The national average for all 4,184 hospitals surveyed was a 232% markup, a 13% increase over the national average for the prior IHSP report. The increase was even greater for the 100 most expensive hospitals, a 28% jump over the prior IHSP/CNA survey.

    Among the highest markups are those that have become the major profit centers for hospitals - charges to patients or health plans for prescription drugs, medical supplies or operating room services.

    For the top 40 hospitals, the study found medical supply markups of up to $9,593%, drug charge markups as high as 6,796%, and operating room markups of up to 1,950%. In other words, the hospital that leads in supply charges puts an average sticker price of $9,593 on supplies that cost the hospital on average $100. On drugs, the national average sticker price was a 399% markup - an increase of more than 50 points over prior IHSP findings.

    Other highlights of the report include:

    Hospitals that charge the most tend to make the most profits or net income. The hospitals ranked in the top 10% of markups on charges reported an average of $14.8 million in profits. The bottom 10% in charges reported average financial net loses of $159,000.

    Hospitals that are part of systems and large hospitals tend to have higher markups on charges than independent and small hospitals. For-profit hospitals had the highest average sticker prices, a 351% markup, while government hospitals had the lowest average charges of 185% over their costs.

    Contrary to the argument that an unfettered market reduces costs, Maryland, the most highly regulated state on healthcare in the U.S., had the lowest state average markups on charges over cost, an average of 120% - with no effects on profitability, about two thirds of Maryland hospitals were profitable, right at the national average.

    New Jersey, California, Florida, and Pennsylvania are the most expensive places to get sick. New Jersey hospitals marked up their charges over costs by an average 415%.

    The IHSP study cites the list price charged by hospitals. Typically Medicare as well as HMOs and other large third party payers negotiate discounts on final payment. But high charges also prompt higher payments by Medicare and the other payers, a fact increasingly recognized in the current national debate on charges.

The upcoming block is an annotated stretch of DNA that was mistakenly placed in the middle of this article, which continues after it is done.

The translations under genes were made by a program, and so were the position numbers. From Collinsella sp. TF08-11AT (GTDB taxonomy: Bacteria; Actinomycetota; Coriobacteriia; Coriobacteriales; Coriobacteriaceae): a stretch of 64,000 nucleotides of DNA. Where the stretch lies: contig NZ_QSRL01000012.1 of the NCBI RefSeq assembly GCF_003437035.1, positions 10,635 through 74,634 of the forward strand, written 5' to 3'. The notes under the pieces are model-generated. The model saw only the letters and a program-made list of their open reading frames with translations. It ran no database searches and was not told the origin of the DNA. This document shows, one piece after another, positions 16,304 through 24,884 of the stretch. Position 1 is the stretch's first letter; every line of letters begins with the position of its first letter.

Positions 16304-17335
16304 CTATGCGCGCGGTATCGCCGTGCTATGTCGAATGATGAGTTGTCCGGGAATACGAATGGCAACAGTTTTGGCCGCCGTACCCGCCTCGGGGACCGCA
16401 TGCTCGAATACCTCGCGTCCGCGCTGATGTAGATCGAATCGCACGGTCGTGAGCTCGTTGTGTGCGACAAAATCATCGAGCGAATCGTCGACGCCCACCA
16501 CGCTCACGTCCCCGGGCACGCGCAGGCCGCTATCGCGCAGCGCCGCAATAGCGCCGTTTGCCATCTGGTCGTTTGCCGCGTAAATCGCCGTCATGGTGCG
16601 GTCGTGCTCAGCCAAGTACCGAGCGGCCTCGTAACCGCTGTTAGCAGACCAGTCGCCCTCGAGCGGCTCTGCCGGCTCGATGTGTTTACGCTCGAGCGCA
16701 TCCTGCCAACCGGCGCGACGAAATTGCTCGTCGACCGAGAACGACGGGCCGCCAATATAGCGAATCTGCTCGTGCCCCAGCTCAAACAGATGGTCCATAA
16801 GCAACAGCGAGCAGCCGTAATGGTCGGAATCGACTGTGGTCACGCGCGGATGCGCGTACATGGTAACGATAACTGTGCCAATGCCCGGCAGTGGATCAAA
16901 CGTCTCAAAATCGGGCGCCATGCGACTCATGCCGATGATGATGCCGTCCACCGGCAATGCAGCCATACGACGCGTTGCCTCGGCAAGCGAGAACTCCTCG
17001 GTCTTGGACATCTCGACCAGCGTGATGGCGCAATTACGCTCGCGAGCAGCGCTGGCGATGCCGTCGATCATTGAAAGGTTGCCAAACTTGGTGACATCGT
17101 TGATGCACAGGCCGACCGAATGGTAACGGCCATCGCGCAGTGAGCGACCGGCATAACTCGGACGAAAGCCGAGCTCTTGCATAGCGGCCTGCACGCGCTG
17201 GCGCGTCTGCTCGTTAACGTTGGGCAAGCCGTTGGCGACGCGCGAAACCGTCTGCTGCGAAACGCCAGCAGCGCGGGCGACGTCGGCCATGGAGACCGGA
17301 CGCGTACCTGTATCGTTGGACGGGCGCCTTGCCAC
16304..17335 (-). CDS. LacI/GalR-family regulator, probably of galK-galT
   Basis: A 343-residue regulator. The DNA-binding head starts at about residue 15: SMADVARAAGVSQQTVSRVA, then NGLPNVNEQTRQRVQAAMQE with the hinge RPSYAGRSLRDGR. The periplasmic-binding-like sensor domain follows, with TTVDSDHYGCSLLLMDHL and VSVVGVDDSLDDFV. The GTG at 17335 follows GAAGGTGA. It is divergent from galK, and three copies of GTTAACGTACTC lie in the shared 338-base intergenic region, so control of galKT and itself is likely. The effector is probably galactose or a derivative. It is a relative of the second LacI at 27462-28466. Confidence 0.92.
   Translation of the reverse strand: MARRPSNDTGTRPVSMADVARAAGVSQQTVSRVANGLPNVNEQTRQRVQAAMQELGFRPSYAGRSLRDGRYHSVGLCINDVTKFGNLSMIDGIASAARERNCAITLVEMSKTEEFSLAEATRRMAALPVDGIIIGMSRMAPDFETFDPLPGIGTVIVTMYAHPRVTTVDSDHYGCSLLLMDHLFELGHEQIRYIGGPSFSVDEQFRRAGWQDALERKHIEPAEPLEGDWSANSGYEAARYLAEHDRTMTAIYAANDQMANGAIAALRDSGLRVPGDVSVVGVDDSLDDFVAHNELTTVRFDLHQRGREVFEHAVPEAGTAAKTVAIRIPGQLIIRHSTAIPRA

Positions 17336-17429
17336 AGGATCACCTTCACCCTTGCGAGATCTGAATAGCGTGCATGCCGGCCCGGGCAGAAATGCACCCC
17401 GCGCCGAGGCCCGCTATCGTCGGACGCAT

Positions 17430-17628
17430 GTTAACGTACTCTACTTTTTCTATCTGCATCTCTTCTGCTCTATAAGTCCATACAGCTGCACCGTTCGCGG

However, the list price is the charge demanded of the uninsured, one reason for the widespread scrutiny and lawsuits over hospital billing practices.

    Massive markups by pharmaceutical corporations

    Drug companies have been shown to mark up their prices over costs fueled by the unprecedented economic concentration among big pharmaceutical firms. Fifty companies now control two-thirds of the world's pharmaceutical market, and five of the 10 largest firms have recently merged.

    As these firms consolidate and gain market power, they can more easily dictate higher drug prices, and fan consumer demand for name drugs through massive advertising campaigns. HMOs and health plans respond to the price hikes with their own premium increases and tightening up drug formularies available to plan members.

    "The battle among HMOs, Pharmas and Hospitals to enrich and/or protect their market shares, revenues and profits" is a key factor in driving up overall healthcare costs, increasing the ranks of the uninsured, and fostering a growing healthcare crisis, writes IHSP executive director Don DeMoro.

    "Tough restrictions on price gouging, which should be applied to all segments of the healthcare industry are long overdue. But that step will fall far short of resolving the broader healthcare crisis unless accompanied by fundamental overhaul of our market driven healthcare system," said CNA President Burger, RN.
  4. by   teeituptom
    Quote from spacenurse
    I agree.
    Why is our average age coing up every year?
    Because new nurses do not stay at the bedside.

    Im so excited about my age going up

    1 nore year and I get the senior citizens discount at Golf courses and theaters :hatparty: :hatparty: :hatparty:
  5. by   MN_Steve